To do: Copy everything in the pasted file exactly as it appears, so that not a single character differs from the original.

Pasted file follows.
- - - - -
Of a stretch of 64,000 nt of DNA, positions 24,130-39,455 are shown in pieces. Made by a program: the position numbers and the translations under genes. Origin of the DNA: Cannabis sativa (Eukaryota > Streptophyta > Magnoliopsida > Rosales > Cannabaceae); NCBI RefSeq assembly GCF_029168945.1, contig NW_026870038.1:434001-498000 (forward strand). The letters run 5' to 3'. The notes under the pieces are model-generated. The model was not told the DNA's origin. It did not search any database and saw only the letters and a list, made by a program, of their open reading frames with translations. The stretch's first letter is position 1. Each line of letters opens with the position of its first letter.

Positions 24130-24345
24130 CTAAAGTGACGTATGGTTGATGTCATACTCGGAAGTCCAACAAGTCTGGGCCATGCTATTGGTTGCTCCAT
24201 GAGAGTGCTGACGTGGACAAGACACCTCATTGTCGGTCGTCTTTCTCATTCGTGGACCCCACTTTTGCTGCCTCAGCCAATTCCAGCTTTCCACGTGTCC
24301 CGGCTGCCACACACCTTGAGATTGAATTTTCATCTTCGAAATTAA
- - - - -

Of a stretch of 64,000 nt of DNA, positions 24,130-39,455 are shown in pieces. Made by a program: the position numbers and the translations under genes. Origin of the DNA: Cannabis sativa (Eukaryota > Streptophyta > Magnoliopsida > Rosales > Cannabaceae); NCBI RefSeq assembly GCF_029168945.1, contig NW_026870038.1:434001-498000 (forward strand). The letters run 5' to 3'. The notes under the pieces are model-generated. The model was not told the DNA's origin. It did not search any database and saw only the letters and a list, made by a program, of their open reading frames with translations. The stretch's first letter is position 1. Each line of letters opens with the position of its first letter.

Positions 24130-24345
24130 CTAAAGTGACGTATGGTTGATGTCATACTCGGAAGTCCAACAAGTCTGGGCCATGCTATTGGTTGCTCCAT
24201 GAGAGTGCTGACGTGGACAAGACACCTCATTGTCGGTCGTCTTTCTCATTCGTGGACCCCACTTTTGCTGCCTCAGCCAATTCCAGCTTTCCACGTGTCC
24301 CGGCTGCCACACACCTTGAGATTGAATTTTCATCTTCGAAATTAA